not that i think the docs are all working for altruism, but i'm skeptical about any claims that only 1or2% of total med expenditures are associcated with malpractice claims, ins premiums and the resultant practice of defensive medicine - for one thing, are the legal industry's billings directly attributable to med cases accounted for in their take or the med industry's ?

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          • #65
            Re: War on Women: A Bridge Too Far?

            Originally posted by lektrode View Post
            no argument there. the question is WHY?
            Mostly due to the drug and insurance companies although the biomedical guys have been raking it in too.

            Originally posted by lektrode View Post
            well they _would_ say that, wouldnt they? who ya gonna believe, the docs or the .gov?
            The CBO's study was done in 2004, well before the PPACA was even a twinkle in Obama's eye. What political motivation would they have to nay say the doctor's back in 2004?

            Originally posted by lektrode View Post
            for one thing, are the legal industry's billings directly attributable to med cases accounted for in their take or the med industry's ?
            Unfortunately I don't have or know of any numbers that break down that sort of info. But note the section regarding Texas' actions to reduce malpractice costs and the results from those actions in that same article:
            Look at Texas, which enacted some of the most extensive malpractice reforms in the nation in 2003. The number of lawsuits in the state has fallen by half since then, and malpractice premiums are down 30%. But health-care costs in Texas are still among the highest in the nation and are growing at a faster rate than in most other states. "I think tort reform is a good idea as a carrot to get doctors to go along with more significant health-care reforms," says law professor Charles M. Silver of the University of Texas at Austin. "But as we've proved, it isn't the answer on its own."

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            • #66
              Re: War on Women: A Bridge Too Far?

              Originally posted by lektrode View Post
              no argument there.
              the question is WHY?



              well they _would_ say that, wouldnt they?

              who ya gonna believe, the docs or the .gov?

              not that i think the docs are all working for altruism, but i'm skeptical about any claims that only 1or2% of total med expenditures are associcated with malpractice claims, ins premiums and the resultant practice of defensive medicine - for one thing, are the legal industry's billings directly attributable to med cases accounted for in their take or the med industry's ?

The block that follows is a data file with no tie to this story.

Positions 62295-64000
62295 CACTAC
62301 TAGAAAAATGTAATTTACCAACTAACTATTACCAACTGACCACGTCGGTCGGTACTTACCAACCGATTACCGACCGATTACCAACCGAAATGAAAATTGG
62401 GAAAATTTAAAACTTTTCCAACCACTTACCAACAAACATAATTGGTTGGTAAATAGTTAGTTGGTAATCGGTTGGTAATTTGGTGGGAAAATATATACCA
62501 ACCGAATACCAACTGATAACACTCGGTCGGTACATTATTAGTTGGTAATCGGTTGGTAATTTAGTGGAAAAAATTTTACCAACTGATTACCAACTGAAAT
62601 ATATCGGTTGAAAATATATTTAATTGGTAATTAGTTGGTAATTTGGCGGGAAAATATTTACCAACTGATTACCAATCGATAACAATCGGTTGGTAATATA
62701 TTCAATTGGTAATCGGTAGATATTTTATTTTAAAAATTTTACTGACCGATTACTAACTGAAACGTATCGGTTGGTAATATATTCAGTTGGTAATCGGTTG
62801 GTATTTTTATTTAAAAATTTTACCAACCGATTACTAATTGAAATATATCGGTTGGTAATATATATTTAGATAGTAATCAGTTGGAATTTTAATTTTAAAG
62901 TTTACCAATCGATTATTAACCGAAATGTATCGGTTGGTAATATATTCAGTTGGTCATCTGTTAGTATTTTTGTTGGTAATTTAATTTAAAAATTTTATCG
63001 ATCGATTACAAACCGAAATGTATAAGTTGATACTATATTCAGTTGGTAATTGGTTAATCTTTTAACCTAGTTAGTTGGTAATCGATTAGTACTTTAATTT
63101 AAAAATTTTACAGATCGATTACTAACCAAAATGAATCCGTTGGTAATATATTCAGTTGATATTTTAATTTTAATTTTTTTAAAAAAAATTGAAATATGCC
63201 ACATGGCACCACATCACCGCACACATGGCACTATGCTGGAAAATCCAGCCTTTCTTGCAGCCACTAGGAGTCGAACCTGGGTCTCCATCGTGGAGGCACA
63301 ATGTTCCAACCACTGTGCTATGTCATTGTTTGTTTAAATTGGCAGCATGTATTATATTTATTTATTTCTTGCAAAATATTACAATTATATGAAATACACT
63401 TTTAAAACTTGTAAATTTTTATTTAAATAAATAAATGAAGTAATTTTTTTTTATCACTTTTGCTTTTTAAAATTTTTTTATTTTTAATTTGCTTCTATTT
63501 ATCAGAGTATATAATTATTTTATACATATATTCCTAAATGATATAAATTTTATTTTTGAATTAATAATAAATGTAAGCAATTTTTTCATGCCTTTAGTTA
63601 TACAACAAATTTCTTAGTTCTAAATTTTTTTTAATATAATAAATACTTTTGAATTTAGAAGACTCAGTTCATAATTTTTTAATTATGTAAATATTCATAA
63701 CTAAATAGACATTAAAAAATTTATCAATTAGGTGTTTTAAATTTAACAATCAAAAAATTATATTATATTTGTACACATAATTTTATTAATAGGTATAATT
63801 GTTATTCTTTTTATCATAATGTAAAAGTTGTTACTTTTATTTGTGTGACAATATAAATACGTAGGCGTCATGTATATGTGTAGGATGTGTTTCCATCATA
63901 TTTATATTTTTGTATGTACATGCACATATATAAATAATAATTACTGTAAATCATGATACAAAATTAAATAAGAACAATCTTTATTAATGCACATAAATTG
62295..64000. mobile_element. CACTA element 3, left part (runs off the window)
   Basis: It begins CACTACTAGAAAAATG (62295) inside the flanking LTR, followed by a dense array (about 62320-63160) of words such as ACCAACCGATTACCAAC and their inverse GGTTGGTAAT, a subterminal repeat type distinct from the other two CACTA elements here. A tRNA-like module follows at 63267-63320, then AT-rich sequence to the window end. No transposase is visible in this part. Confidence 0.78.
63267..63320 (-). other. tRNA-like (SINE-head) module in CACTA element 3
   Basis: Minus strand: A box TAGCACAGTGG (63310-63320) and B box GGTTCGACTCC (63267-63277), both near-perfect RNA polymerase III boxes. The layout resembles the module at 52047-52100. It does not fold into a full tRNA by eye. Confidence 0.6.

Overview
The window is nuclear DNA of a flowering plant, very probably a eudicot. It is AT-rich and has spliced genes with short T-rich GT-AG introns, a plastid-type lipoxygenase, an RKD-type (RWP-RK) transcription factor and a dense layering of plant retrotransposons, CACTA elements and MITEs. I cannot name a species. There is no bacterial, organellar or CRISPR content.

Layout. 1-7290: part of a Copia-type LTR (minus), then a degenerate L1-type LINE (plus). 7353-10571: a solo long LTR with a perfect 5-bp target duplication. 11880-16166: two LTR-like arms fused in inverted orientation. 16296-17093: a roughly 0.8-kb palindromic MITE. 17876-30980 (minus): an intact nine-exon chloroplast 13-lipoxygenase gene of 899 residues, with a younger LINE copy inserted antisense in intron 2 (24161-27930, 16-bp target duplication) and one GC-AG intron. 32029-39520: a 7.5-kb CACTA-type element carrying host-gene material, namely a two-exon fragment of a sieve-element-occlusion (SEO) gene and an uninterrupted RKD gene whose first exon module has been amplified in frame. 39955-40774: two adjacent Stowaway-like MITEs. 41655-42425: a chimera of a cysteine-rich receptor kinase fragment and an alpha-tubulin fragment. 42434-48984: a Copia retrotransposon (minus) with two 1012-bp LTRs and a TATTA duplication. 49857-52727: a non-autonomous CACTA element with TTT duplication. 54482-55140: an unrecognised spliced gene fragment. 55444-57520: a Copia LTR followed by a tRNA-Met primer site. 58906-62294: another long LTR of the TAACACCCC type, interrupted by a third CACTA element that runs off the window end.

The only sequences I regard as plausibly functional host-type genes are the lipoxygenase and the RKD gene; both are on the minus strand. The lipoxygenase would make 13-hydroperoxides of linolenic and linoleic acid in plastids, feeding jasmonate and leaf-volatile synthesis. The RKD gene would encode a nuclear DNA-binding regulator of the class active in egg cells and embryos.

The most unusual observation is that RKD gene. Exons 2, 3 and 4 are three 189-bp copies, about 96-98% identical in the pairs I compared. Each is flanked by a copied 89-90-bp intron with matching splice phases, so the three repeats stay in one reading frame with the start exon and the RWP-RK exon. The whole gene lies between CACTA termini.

I have a doctor friend who kept working at his small personal practice into his late 70s. He finally gave it up because his malpractice insurance was eating into his entire margin. Although he loved what he was doing (and it was not for the money) he finally said enough is enough.

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              • #67
                Re: War on Women: A Bridge Too Far?

                Originally posted by mesyn191 View Post
                What constitutional right was violated exactly by the government? The government isn't trying to force a change in religious ideology or beliefs. If anything they're trying to protect non Catholics from having Catholic beliefs with regard to birth control and the like from being forced on to them.
                Your right in that the government is not trying to change ideology or beliefs. They're just demanding that the Catholic Church acts in a way that is in conflict with those beliefs. The use of contraceptives by Catholics versus non-Catholics is I would bet pretty much at the same rate but the Catholic Church is a hierarchical religion and those are the Church's teachings.
                They don't want to pay for insurance that covers contraception and sterilization procedures for employees of Catholic institutions. The secretary at the local church can believe whatever she wants. No one is forcing her or anyone else to change their beliefs.

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                • #68
                  Re: War on Women: A Bridge Too Far?